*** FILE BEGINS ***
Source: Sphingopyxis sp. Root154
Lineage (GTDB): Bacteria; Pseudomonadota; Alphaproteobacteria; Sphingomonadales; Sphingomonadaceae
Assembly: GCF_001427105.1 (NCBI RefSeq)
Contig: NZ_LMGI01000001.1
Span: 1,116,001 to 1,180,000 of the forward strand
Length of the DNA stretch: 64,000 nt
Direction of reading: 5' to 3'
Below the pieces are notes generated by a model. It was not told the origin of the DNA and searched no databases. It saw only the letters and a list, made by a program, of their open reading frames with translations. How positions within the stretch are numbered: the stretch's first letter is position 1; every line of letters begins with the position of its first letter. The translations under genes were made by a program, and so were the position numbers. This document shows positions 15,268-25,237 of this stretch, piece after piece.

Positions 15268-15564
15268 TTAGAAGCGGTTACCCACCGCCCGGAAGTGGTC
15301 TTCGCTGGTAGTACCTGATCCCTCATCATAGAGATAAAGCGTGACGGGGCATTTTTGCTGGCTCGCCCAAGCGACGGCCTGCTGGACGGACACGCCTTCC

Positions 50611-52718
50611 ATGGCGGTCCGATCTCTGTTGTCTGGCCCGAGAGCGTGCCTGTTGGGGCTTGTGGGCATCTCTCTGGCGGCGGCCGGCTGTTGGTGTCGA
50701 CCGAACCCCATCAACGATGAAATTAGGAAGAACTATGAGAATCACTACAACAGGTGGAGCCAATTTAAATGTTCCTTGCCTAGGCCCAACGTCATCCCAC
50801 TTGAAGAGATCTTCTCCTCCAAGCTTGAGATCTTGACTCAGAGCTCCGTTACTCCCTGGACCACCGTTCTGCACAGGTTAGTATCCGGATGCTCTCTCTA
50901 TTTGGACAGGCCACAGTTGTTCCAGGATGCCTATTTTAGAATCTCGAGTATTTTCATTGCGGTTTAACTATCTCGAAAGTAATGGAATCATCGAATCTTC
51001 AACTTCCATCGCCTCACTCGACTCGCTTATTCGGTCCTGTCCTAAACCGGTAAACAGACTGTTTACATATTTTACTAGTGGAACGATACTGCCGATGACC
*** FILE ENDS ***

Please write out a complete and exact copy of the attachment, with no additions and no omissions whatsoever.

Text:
Source: Sphingopyxis sp. Root154
Lineage (GTDB): Bacteria; Pseudomonadota; Alphaproteobacteria; Sphingomonadales; Sphingomonadaceae
Assembly: GCF_001427105.1 (NCBI RefSeq)
Contig: NZ_LMGI01000001.1
Span: 1,116,001 to 1,180,000 of the forward strand
Length of the DNA stretch: 64,000 nt
Direction of reading: 5' to 3'
Below the pieces are notes generated by a model. It was not told the origin of the DNA and searched no databases. It saw only the letters and a list, made by a program, of their open reading frames with translations. How positions within the stretch are numbered: the stretch's first letter is position 1; every line of letters begins with the position of its first letter. The translations under genes were made by a program, and so were the position numbers. This document shows positions 15,268-25,237 of this stretch, piece after piece.

Positions 15268-15564
15268 TTAGAAGCGGTTACCCACCGCCCGGAAGTGGTC
15301 TTCGCTGGTAGTACCTGATCCCTCATCATAGAGATAAAGCGTGACGGGGCATTTTTGCTGGCTCGCCCAAGCGACGGCCTGCTGGACGGACACGCCTTCC

Positions 50611-52718
50611 ATGGCGGTCCGATCTCTGTTGTCTGGCCCGAGAGCGTGCCTGTTGGGGCTTGTGGGCATCTCTCTGGCGGCGGCCGGCTGTTGGTGTCGA
50701 CCGAACCCCATCAACGATGAAATTAGGAAGAACTATGAGAATCACTACAACAGGTGGAGCCAATTTAAATGTTCCTTGCCTAGGCCCAACGTCATCCCAC
50801 TTGAAGAGATCTTCTCCTCCAAGCTTGAGATCTTGACTCAGAGCTCCGTTACTCCCTGGACCACCGTTCTGCACAGGTTAGTATCCGGATGCTCTCTCTA
50901 TTTGGACAGGCCACAGTTGTTCCAGGATGCCTATTTTAGAATCTCGAGTATTTTCATTGCGGTTTAACTATCTCGAAAGTAATGGAATCATCGAATCTTC
51001 AACTTCCATCGCCTCACTCGACTCGCTTATTCGGTCCTGTCCTAAACCGGTAAACAGACTGTTTACATATTTTACTAGTGGAACGATACTGCCGATGACC